Sushi Yasuda was New York’s favorite sushi restaurant without a Michelin Star. It went on for years without a Michelin star until recently.
When I first visited New York, my buddy asked what I wanted to do in New York while I was there. As a true fatty, opps I mean foodie, I sent him a list of restaurants I wanted to try and Sushi Yasuda was one of them. The others being Totto Ramen, Peter Lugar, Ippudo, Halal Guys, and any where with a good ole fashion New York pie. Unfortunately, we couldn’t get last minute reservations at Peter Lugar. However, I got to try all the rest.
Sushi Yasuda is New York’s favorite sushi restaurant without a Michelin star; however, it is highly regarded on Zagat. Chef Naomichi Yasuda was the executive chef and the restaurant dons his name. Chef Yasuda has left his New York staple and gone back to Japan to open another Sushi Yasuda in Tokyo. He has been featured in a few of David Chang and Anthony Bourdain’s episode discussing his technique. Sushi Yasuda is located in Midtown, which is a couple of blocks from Grand Central Terminal. Sushi Yasuda New York City
Sushi Yasuda decor is beautiful. The restaurant is composed bamboo planks covering the whole restaurant from its floors to its walls to its ceiling then to its tables. The bamboo gives off a very elegant and sophisticated atmosphere. The high ceiling absorbs the lively restaurant’s sounds and gives off a very reclusive dining experience; it feels like you’re dining in a different city and away from the busy terminal of Grand Central.
The service is similar to any Michelin rated one star restaurant in its class. We were approached with warm smiles in the dead of winter; the smiles continued through out the night as we dined. Our server made sure we were satisfied with our dinner every so often without being overbearing. When we left, the hostess remembered our coats without a second thought.
There’s a huge misconception about what makes a sushi restaurant good and the freshness of a fish is what people conclude as a determining factor especially on review sites like Yelp; these self-righteous critics will point to the freshness of the fish, but, in reality, freshness of the fish has nothing to do with what makes a piece of sushi good especially when you’re eating nigiri. I’ve eaten at a lot of high-end sushi restaurants in the world and I’ve spoken to a lot of the chefs at these establishments. They all told me the same thing. The majority of their fishes are aged and preserve to bring out the flavors of the fish. They all go to the fish market to get the best fish every morning but it doesn’t mean they serve it the same day. Sushi Yasuda is no different and they even state it on their website here.
These critically acclaimed chefs all point to rice as the determining factor that takes a piece of nigiri from good to great. The rice takes years to perfect (i.e., Jiro Ono of Jiro Dreams of Sushi) in some cases due to the complexity of it. There are so many determining factors to making rice great like the grain of the rice, type of vinegar use, cooking temperature, water, salt and sugar. It’s the rice that gives the nigiri a buttery texture and melts in your mouth. The perfect example of great rice in the United States would be Sushi Zo. Sushi Yasuda is no different and they discuss the rice on their website here.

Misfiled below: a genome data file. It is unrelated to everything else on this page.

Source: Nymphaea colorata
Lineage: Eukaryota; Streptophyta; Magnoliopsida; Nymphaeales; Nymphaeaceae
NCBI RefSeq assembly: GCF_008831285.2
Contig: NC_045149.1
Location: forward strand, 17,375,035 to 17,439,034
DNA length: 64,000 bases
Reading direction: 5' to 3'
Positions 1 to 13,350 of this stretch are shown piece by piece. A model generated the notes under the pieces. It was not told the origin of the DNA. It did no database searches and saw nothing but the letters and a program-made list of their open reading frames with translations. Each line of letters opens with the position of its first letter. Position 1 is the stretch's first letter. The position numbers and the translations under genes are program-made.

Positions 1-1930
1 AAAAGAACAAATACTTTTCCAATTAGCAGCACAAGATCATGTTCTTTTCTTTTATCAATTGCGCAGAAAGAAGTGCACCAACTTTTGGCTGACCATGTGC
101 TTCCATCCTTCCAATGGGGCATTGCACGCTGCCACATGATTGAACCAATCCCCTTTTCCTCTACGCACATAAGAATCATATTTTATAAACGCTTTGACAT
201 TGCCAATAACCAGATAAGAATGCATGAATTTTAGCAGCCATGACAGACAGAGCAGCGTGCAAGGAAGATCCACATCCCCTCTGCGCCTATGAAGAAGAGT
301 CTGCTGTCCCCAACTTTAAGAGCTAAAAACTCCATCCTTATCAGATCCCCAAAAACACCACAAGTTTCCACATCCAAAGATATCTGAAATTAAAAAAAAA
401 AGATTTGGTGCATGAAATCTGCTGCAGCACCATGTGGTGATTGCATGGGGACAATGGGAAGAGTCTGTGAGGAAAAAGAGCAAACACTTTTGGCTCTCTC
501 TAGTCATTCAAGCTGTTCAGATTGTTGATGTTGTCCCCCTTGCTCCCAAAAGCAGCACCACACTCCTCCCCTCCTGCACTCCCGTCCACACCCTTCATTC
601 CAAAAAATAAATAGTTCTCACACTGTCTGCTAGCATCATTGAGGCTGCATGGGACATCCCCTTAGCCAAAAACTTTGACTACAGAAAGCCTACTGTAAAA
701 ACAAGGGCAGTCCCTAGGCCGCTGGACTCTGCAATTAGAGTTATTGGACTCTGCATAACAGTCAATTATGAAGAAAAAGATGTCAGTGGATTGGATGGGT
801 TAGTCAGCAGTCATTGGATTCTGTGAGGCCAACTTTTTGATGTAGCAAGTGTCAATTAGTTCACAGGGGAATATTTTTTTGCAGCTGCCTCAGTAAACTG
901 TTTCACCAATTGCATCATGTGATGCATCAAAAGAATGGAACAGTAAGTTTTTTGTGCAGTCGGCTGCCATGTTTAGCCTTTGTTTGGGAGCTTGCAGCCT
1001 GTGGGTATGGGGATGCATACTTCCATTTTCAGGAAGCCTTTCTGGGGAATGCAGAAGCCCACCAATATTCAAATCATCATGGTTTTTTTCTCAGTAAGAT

Now, the food. I don’t believe in going to a highly rated sushi restaurant and ordering a la carte; the approach will come down to the luck of the draw, which could undermine your dining experience. I always suggest going omakase cause you get to experience the chef’s vision for the meal. To be honest, a lot of a la carte items are usually filler items for the menu and there is a reason why critically acclaim restaurants only offer tasting menus. Omakase is the only way. Trust me.
We decided to go with Omakase. Unfortunately, I can understand why Sushi Yasuda wasn’t awarded a Michelin star. The sushi was lackluster and lacked all the qualities of great sushi. The rice was too cold and the fish was rubbery. There’s always a dish that stands out for me at every restaurant I’ve dined at; however, Sushi Yasuda’s omakase didn’t have anything that stood out for me. It was decently good sushi but it really lacked depth in flavors and textures.
Overall, Sushi Yasuda was a good dining experience, but the sushi was a bit lackluster and nothing impressive. In addition, a lot of times the restaurant doesn’t live up to the hype and it’s no different with Michelin starred restaurants. It was a bit disappointing on my palate that Sushi Yasuda didn’t live up to the hype. To be honest, the best sushi outside of Japan would be in Los Angeles, California. It definitely beats out New York in this category without a doubt.
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- Service - 8/108/10
- Presentation - 5/105/10
- Flavors - 5/105/10
- Decor - 9/109/10
- Ambiance - 9/109/10
Sushi Yasuda has always been at the top of New Yorker’s list when it comes to sushi; however, I found Yasuda to be lackluster and their decor to be more impressive than their cuisine. The sushi was uninspiring and lacked any depth. It could have been an off night but Sushi Yasuda wouldn’t come to mine if somebody requested a sushi recommendation for New York.